Socialising Kittens during COVID-19
Why socialisation is so important for your cat
The experiences your kitten has when they’re young play a huge part in the way they’ll behave when they’re grown up. Positive experiences will help your kitten become a friendly, well-adjusted adult cat.
Sadly, kittens that don’t have these positive experiences can become nervous cats and this can cause ongoing problems with their behaviour.
Early socialisation: before you bring your kitten home
Early socialisation will usually happen when your kitten is with the breeder or at a rescue centre. Before you bring your kitten home, check to see which sights, sounds and experiences they’ve had and what you’ll need to introduce to them when you bring them home. We recommend starting socialisation immediately but Ideally, your kitten will have:
Mixed with other people and pets.
Seen every day sights.
Heard normal household sounds at the breeder’s home, like the washing machine, hoover, TV etc.
Bringing your kitten home
Help your kitten feel at home by surrounding it with as many positive situations as possible and make sure you have some familiar surroundings to what they have been used to. We recommend the use of Feliway as well as the listed suggestions above. They are likely to be a bit nervous at first so be patient and give them time to settle in. Gradually introduce new experiences – three new things a day will be plenty and won’t overwhelm your new friend.
Your kitten will need to get used to the things around them that they will experience regularly like meeting new people, getting calmly into a cat box or harness, or hearing the hoover.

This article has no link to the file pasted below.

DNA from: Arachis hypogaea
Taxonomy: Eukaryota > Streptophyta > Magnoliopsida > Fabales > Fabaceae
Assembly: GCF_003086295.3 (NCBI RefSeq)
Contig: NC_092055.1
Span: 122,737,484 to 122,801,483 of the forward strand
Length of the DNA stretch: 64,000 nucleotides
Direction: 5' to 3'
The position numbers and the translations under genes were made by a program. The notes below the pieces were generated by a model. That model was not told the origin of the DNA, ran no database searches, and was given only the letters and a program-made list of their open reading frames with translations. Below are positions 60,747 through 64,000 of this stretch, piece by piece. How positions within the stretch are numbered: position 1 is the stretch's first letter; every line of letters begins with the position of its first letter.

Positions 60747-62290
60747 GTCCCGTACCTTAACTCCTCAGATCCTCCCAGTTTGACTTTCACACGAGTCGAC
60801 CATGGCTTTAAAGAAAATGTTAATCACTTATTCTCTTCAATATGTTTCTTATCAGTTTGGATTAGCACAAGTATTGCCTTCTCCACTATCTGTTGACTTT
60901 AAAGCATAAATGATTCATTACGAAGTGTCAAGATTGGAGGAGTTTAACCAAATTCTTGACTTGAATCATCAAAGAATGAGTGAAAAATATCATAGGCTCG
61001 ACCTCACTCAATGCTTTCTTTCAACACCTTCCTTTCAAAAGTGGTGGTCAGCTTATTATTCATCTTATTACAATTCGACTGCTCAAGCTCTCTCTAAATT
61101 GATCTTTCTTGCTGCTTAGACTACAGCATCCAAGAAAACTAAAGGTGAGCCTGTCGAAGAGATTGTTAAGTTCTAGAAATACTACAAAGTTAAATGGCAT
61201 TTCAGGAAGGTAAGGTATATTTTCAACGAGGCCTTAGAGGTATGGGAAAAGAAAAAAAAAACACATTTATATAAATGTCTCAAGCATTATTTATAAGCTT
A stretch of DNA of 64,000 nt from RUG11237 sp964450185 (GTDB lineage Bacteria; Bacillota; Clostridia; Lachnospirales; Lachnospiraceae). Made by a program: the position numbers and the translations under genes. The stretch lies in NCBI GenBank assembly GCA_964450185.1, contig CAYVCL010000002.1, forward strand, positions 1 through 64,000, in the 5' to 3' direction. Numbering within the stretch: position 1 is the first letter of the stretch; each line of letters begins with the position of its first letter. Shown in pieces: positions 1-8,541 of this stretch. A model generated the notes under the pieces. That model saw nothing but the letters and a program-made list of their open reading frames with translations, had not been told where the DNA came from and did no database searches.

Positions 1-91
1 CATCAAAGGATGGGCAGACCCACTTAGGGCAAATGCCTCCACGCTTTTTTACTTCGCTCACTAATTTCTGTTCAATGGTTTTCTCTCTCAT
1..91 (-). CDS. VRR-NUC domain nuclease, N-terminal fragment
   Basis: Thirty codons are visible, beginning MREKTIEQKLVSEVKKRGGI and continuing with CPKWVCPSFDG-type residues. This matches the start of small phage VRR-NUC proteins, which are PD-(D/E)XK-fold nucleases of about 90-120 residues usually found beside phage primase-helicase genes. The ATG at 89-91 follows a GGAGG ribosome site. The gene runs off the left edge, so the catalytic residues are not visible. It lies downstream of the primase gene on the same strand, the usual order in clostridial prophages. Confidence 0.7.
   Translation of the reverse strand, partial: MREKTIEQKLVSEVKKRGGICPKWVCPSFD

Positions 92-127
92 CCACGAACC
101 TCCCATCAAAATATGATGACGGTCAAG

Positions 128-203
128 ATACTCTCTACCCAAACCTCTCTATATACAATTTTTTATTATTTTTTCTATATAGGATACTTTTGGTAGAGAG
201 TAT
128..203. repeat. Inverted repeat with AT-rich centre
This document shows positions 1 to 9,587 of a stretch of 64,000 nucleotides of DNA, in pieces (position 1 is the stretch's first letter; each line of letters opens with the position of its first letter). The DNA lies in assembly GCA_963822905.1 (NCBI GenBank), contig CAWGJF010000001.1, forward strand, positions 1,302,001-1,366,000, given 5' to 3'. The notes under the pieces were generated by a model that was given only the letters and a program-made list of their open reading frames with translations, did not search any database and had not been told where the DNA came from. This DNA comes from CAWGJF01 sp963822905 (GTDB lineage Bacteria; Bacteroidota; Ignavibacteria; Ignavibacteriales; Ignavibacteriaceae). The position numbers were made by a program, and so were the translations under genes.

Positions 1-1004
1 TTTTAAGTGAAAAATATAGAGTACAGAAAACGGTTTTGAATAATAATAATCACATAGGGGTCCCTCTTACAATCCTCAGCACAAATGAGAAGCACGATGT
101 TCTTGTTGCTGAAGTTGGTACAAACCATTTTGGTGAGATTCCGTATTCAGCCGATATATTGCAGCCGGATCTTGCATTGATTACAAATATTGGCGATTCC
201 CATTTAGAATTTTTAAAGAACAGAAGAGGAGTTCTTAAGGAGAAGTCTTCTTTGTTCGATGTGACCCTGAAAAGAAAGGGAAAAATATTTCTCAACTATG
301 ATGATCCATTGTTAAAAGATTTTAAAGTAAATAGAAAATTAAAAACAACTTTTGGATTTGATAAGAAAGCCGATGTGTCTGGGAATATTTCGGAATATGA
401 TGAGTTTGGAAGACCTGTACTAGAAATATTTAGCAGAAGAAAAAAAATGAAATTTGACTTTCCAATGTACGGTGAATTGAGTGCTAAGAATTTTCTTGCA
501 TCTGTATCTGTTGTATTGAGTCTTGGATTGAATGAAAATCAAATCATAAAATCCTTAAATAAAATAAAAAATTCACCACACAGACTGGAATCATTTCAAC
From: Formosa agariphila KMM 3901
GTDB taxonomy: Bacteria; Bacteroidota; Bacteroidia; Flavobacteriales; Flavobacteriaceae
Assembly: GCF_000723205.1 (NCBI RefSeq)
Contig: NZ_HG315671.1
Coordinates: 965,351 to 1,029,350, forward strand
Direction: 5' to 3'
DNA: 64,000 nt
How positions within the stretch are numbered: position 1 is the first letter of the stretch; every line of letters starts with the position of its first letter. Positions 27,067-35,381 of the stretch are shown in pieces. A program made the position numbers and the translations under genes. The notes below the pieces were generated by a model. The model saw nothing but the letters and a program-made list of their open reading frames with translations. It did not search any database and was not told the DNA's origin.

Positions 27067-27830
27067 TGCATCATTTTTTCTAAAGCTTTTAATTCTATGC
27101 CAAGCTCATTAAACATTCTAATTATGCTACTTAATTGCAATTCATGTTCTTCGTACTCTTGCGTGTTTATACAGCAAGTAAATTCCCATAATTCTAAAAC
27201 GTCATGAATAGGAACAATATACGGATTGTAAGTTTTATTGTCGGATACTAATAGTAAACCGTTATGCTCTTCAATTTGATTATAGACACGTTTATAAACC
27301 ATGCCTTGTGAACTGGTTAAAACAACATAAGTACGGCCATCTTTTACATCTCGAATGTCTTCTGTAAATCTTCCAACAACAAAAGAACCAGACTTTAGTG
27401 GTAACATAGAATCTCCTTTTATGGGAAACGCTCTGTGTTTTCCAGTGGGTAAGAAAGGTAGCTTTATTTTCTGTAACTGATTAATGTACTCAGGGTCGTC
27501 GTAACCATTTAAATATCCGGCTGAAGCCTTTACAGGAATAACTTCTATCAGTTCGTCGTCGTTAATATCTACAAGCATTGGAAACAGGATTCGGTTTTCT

Cat breeders and rescue centres should make sure kittens are exposed to new sights and sounds and rewarded for calm behaviour while they are still with their mother. Kitten owners can then continue this at home. Be sure your kitten is always safe and give them a treat when they show curiosity or calm behaviour.
Keep exposure to new things short and make sure you remove the kitten from the new sound or sight if they become frightened.
If your kitten seems fearful or anxious, take the training at a slower pace. Always reward good behaviour and ignore unwanted behaviours. Being consistent will help teach your kitten which behaviours get them attention and treats, and which behaviours will not get a reward.
At the moment you may well be home more often than normal due to COVID-19, or indeed out of the house more. It is important that you try and get your kitten used to what will become a normal routine, so if you are home more, do not make any more of a fuss of your kitten than what you would normally be able to. This may be tough to do but it is vital in how the kitten will become a cat and how it see’s normal life!